Jacob Boehme has turned adversity into art.
"It's my story, it's my father's story, my grandmother's...and in a lot of ways it's everyone's story," Jacob explains.
But this is an understatement - anyone would gasp at the prospect of imagining how many hurdles he has endured as a gay, fair skinned, Aboriginal man with HIV.
The now Director of the Melbourne Indigenous Arts Festival says that even as a child his life wasn't simple.
"I was one of those kids that at around 13 they were getting ready to send me off to Royal Park, a little kind of juvenile detention thing. I was kind of playing up at school and a social worker said to my mother, 'this kid's not troubled, he's just bored,' Jacob told NITV.
His parents enrolled him in an after-school theatre company. It was a move that Jacob says turned his life around.
"I do believe in that slogan 'art saves lives' because I was one of those kids that was ready to go off the rails and, for me, being taught theatre and acting was the thing that brought me back."
Dance and performance became an outlet for Jacob to deal with life's hurdles, and was especially important when he was diagnosed with HIV in 1998.
"Along with that diagnosis, somehow my blood became, I became obsessed. Not only for years had I been obsessed with blood in terms of being fair as part of an Aboriginal family and all that that entails, but then what being diagnosed with a blood borne virus meant for me, my identity, my future, my health."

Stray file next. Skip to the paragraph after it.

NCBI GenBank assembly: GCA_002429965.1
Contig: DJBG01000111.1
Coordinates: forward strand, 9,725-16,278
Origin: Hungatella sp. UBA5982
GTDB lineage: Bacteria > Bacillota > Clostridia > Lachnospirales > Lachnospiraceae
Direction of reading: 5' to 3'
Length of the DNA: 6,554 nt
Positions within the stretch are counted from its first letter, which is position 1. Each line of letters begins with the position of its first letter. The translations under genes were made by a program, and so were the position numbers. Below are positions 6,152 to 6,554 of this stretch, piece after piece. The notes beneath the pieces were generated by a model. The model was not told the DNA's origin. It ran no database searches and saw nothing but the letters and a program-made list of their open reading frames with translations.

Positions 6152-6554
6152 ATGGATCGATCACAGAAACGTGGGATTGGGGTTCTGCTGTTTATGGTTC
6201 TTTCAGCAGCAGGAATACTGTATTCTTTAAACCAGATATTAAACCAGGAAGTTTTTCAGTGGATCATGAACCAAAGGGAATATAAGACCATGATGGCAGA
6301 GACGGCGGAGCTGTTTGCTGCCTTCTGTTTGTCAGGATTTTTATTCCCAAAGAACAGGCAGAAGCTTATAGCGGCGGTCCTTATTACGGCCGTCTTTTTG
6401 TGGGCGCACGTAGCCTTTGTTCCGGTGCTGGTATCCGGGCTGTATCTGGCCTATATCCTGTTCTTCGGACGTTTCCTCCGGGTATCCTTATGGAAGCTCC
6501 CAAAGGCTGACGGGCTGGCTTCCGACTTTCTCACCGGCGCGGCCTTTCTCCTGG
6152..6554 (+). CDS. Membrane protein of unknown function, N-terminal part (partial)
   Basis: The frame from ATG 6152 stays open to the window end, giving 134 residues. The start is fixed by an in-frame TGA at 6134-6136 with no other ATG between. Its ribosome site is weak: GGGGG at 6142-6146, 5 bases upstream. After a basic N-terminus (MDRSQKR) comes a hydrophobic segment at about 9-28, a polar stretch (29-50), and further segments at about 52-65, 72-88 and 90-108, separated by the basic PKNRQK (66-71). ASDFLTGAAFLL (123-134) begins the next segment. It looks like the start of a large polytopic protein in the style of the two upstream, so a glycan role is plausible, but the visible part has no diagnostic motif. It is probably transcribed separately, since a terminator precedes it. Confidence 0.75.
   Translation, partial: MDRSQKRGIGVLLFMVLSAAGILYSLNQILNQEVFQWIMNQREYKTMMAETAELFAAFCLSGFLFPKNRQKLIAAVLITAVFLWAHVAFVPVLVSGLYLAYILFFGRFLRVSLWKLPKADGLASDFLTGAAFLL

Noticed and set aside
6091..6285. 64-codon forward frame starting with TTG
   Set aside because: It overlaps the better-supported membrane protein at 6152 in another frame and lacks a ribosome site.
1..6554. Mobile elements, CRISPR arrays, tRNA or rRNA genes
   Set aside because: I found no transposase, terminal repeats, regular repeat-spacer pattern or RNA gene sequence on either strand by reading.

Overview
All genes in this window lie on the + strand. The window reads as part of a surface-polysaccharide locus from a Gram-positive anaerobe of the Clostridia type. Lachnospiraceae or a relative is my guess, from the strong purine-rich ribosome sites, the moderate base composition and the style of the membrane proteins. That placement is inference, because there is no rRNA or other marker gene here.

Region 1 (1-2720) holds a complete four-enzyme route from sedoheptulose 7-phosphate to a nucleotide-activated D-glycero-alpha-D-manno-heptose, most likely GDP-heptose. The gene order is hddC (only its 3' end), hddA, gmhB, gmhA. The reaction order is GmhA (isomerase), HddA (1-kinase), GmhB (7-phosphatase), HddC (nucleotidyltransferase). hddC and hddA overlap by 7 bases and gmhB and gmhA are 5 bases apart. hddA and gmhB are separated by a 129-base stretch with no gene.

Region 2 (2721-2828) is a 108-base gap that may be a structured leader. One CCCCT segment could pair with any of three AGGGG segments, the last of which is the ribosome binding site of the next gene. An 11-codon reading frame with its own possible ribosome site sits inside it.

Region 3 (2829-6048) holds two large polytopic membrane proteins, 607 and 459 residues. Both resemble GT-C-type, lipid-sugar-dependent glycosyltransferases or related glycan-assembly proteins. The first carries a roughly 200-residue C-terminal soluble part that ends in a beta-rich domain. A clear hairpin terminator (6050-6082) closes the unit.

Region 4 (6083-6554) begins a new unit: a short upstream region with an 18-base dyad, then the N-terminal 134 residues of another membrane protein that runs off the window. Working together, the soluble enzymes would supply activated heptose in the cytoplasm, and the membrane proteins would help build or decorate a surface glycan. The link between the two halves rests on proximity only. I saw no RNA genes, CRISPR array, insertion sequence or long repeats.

Jacob recalls being filled with fear after stepping on an exposed nail while rehearsing in a run-down warehouse shortly after being diagnosed.
"The next thing I knew I could see that I'd left a trail of blood on the dance floor."
It became the inspiration for the title of his latest performance piece: Blood on the Dance Floor.
Blood on the Dance Floor is an autobiographical story that draws on lessons passed down from Jacob's ancestors as well as his own life experience.
The solo performance is the result of four year's work by members of the Ilbijerri theatre company Black Writer's Lab.
Jacob says it attempts to replicate all elements of traditional Aboriginal performance.
"This was about taking all the elements of our ceremonies, so when you go to Inma, or wherever your mob call it, you'll have the story behind the dance, you'll have the dance, you'll have a story in the song, and then you'll also have the story on your body painted visually."
Blood on the Dance Floor will run from the 21st to the 25th of January as part of next year's internationally acclaimed Sydney Festival.
Festival Director Wesley Enoch says Jacob's performance will be a treat for audiences.
"Jacob Boehme is a dance artist and he's talking about his heritage in his blood, his bloodline, his sense of Aboriginal heritage, but also the idea that he's now HIV positive and how disease runs in that blood now," Mr Enoch said.
"It's a beautiful piece of dance that I think people should just get into."